On November 6, 2003, Nicely and Henry took the duffle bag of cash to Blair's office as Blair had instructed them. Henry gave the duffle bag to Blair, who then asked Nicely to leave the room to " protect" her, while he and Henry counted the money. J.A. 175. Henry watched Blair count approximately $170,000 from the duffle bag. When they reconvened with Nicely, however, Blair told her there was only about $70,000 in the bag.
After counting the cash from Rankine's safe, Blair suggested that they take several steps. First, Blair gave Nicely and Henry a cover story to explain the cash. Blair told them that if anyone asked, they should say that it was " partner money." J.A. 176. " Partner money" is a familiar concept in Jamaican culture, and both Nicely and Henry understood the term when Blair used it. Essentially, a " partner" arrangement is an asset-pooling arrangement that allows people of modest means to obtain substantial funds that would not be available to them through a lending institution. The " partners" agree to contribute a given amount to the pool on
a regular basis; the money is held and administered by a person known as the " banker." The banker then distributes the pool to one partner, and each partner successively receives a " draw" until all of the partners have received their draw. Blair instructed Nicely to say that Tasha, Rankine's deceased girlfriend, was the banker. Blair explained that calling Tasha the banker was particularly effective " since she was the banker who ha[d] everyone's information, [but] she's dead so nobody would know." J.A. 185.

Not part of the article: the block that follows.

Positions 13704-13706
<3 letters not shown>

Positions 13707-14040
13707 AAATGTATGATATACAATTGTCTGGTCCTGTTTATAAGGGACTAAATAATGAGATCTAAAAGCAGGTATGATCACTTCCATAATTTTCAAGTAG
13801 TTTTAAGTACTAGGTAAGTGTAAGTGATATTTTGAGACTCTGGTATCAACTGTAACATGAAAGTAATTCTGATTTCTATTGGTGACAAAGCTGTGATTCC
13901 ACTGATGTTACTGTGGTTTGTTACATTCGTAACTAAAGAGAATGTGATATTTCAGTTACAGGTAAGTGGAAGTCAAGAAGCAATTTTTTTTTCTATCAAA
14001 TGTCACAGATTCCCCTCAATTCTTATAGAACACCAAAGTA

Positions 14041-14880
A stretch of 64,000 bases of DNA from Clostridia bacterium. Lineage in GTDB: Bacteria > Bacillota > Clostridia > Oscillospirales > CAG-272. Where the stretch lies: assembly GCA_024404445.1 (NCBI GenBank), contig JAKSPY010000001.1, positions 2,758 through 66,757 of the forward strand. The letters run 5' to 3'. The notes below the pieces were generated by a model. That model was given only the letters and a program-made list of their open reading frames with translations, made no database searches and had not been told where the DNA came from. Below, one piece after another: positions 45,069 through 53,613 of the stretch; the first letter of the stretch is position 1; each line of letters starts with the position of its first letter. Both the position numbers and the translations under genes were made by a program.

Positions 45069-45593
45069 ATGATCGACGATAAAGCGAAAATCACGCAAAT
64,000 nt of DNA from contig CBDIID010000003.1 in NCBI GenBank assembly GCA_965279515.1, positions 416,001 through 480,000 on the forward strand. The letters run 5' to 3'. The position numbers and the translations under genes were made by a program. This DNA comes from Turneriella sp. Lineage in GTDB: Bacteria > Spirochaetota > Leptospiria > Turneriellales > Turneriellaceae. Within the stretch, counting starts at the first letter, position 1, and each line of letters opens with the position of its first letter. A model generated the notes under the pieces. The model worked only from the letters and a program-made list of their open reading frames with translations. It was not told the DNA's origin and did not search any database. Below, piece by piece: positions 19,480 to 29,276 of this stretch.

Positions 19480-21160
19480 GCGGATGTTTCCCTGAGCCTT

Next, Blair announced that he intended to set up a real estate corporation for Nicely— although she never asked him to do so— through which she could use some of the money to buy properties. Blair asked Nicely to pick a name for the company, and she selected her son's name, " Jay Paul." William Payne, an attorney in Blair's firm, prepared the Articles of Incorporation for " Jay Paul Property Management," and listed both Nicely and Henry as officers. Blair then presented Nicely with a " Retainer and Fee Agreement," on which Blair instructed her to write " This is a retainer to establish my corporation [for] the purpose of buying and selling real estate in the DC metro area." J.A. 673. Blair further instructed Nicely to write " I also authorize and retain Blair & Lee to recover my vehicle or [t]ake appropriate action to protect my interest." Id. Additionally, Nicely, pursuant to Blair's instructions, wrote " Initial deposit for new bank account $7,000.00." J.A. 674.
Finally, Blair told Nicely and Henry that they needed to set aside money to cover the legal fees of two of Rankine's associates who had been arrested on drug charges in Richmond— Saunders and Richard Bernard. Also, Blair indicated they should set aside cash to find and recover the...
To continue readingFREE SIGN UP